Fragmentation of the forests affects forest ecosystems by changing the composition, shape, and configuration of the resulting patches. Subsequently, the prevailing conditions vary between patches. The exposure to the sun decreases from the patch boundary to the patch interior and this forms core and edge areas within each patch. Forest harvesting and, in particular, the clear-cut management system which is still preferred in many European countries has a significant impact on forest fragmentation. There are many indices of measuring fragmentation: non-spatial and spatial. The non-spatial indices measure the composition of patches, while the spatial indices measure both the shape and configuration of the resulting patches. The effect of forest harvesting on fragmentation, biodiversity, and the environment is extensively studied; however, the integration of fragmentation indices in the harvest scheduling model is a new, novel approach. This paper presents a multi-objective integer model of harvest scheduling for clear-cut management system and presents a case study demonstrating its use. Harvest balance and sustainability are ensured by the addition of constraints from the basic principle of the regulated forest model. The results indicate that harvest balance and sustainability can be also achieved in minimizing fragmentation of forest ecosystems. From the analyses presented in this study, it can be concluded that integration of fragmentation into harvest scheduling can provide better spatial structure. It depends on the initial spatial and age structure. It was confirmed that it is possible to find compromise solution while minimizing fragmentation and maximizing harvested area.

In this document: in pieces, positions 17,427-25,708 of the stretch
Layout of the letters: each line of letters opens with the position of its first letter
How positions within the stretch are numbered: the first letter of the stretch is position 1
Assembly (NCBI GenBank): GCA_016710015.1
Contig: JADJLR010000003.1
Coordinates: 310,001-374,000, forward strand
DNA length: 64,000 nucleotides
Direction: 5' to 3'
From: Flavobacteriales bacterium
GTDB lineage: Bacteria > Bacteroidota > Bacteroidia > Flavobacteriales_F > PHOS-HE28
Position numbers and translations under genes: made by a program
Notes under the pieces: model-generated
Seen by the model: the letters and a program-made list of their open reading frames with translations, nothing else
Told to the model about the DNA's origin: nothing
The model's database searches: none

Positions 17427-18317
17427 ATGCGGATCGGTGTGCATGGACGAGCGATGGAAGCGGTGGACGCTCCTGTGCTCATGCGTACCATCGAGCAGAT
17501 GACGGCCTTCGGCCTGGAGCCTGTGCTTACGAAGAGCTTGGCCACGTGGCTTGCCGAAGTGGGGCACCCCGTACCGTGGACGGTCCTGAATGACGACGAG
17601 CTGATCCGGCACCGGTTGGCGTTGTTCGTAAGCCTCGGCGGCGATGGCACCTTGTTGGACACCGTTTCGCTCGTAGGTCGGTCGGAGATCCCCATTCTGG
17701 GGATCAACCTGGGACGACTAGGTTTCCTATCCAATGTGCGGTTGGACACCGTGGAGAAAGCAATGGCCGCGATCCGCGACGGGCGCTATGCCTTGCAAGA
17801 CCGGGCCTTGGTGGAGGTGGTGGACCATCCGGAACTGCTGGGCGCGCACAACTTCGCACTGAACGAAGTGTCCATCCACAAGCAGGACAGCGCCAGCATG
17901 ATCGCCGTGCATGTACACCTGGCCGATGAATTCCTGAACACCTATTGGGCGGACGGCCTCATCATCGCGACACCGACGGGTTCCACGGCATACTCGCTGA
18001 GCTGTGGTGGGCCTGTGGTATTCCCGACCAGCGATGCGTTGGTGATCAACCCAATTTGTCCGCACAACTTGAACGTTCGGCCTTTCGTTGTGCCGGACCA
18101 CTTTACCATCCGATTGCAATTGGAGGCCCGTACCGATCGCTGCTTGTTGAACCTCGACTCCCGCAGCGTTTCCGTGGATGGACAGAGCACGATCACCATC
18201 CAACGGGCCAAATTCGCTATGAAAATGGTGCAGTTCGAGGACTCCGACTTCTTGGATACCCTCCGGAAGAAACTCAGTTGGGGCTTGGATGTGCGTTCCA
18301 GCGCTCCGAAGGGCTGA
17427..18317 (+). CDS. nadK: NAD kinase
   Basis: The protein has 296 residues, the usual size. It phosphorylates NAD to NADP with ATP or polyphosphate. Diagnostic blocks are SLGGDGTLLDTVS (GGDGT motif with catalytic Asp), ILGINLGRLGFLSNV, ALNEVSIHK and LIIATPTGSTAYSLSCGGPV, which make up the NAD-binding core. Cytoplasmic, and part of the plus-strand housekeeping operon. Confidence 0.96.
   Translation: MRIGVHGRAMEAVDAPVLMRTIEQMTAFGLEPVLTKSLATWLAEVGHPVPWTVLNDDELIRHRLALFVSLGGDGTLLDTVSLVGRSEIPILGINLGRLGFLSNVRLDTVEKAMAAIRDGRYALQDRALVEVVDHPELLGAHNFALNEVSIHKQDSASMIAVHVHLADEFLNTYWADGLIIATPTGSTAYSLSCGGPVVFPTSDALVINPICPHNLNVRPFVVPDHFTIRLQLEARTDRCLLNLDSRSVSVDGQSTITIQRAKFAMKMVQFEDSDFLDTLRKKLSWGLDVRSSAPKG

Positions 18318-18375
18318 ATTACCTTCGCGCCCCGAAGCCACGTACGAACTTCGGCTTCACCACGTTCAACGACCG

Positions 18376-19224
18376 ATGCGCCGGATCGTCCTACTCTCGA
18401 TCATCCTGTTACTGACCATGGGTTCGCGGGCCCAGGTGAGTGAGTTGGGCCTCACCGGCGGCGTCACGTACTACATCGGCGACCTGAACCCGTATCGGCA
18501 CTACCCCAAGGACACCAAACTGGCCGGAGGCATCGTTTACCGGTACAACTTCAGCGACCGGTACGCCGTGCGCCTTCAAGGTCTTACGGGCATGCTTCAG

Keywords: Ecological intensification; Forest management; Multi-objective integer programming; Optimization; Spatial indices.